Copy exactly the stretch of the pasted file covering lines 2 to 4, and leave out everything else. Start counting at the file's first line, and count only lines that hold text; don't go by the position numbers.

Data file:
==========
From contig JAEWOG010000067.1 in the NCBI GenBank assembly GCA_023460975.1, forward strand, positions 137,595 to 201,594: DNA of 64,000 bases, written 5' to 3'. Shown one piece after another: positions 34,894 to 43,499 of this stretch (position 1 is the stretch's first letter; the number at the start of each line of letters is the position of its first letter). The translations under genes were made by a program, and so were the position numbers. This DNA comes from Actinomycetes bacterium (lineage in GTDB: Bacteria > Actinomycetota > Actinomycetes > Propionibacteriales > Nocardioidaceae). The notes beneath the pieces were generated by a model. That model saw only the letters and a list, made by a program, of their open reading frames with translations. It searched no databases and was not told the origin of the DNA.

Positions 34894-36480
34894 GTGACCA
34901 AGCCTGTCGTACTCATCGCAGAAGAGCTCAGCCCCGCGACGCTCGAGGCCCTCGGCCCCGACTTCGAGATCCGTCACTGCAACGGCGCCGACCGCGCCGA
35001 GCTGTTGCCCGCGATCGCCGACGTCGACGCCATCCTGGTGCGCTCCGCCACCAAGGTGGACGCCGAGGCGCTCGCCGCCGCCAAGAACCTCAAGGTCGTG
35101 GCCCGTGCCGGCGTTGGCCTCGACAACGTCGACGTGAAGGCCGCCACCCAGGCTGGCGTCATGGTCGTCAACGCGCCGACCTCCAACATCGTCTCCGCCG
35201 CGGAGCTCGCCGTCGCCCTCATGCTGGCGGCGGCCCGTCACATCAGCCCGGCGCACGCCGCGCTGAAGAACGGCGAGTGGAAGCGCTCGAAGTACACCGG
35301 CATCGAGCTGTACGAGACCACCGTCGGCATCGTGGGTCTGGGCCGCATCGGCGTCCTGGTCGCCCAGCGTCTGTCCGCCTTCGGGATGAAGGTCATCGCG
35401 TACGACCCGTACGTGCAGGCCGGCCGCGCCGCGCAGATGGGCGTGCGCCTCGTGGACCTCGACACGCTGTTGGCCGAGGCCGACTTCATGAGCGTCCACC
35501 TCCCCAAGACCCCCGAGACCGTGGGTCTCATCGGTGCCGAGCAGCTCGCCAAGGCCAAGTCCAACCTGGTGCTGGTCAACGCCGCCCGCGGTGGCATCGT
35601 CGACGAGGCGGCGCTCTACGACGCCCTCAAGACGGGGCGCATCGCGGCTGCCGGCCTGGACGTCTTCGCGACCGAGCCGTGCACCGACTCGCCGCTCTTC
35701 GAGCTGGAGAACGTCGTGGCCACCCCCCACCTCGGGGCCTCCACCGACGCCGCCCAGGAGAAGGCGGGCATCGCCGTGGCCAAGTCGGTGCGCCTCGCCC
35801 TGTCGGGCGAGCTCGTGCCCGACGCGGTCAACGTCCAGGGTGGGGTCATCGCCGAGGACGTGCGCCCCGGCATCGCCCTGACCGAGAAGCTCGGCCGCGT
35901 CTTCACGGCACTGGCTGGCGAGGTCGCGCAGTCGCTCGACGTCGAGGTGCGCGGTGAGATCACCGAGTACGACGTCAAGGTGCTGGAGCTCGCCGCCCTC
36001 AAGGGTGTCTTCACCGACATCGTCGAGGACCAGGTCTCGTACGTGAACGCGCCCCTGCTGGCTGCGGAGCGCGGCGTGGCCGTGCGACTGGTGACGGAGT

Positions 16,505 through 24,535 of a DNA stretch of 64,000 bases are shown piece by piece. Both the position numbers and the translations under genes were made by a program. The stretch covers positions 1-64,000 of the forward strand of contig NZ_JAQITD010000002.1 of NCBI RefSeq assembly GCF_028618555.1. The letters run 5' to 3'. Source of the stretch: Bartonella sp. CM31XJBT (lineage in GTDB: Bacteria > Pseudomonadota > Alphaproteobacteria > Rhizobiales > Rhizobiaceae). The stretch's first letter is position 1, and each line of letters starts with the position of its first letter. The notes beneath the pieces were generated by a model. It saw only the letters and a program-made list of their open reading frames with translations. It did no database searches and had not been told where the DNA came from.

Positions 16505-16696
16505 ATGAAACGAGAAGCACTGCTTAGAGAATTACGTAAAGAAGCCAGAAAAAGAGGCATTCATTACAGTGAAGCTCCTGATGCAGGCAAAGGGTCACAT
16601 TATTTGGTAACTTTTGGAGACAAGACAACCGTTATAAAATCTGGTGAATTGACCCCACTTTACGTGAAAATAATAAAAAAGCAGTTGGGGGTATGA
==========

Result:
Positions 34894-36480
34894 GTGACCA
34901 AGCCTGTCGTACTCATCGCAGAAGAGCTCAGCCCCGCGACGCTCGAGGCCCTCGGCCCCGACTTCGAGATCCGTCACTGCAACGGCGCCGACCGCGCCGA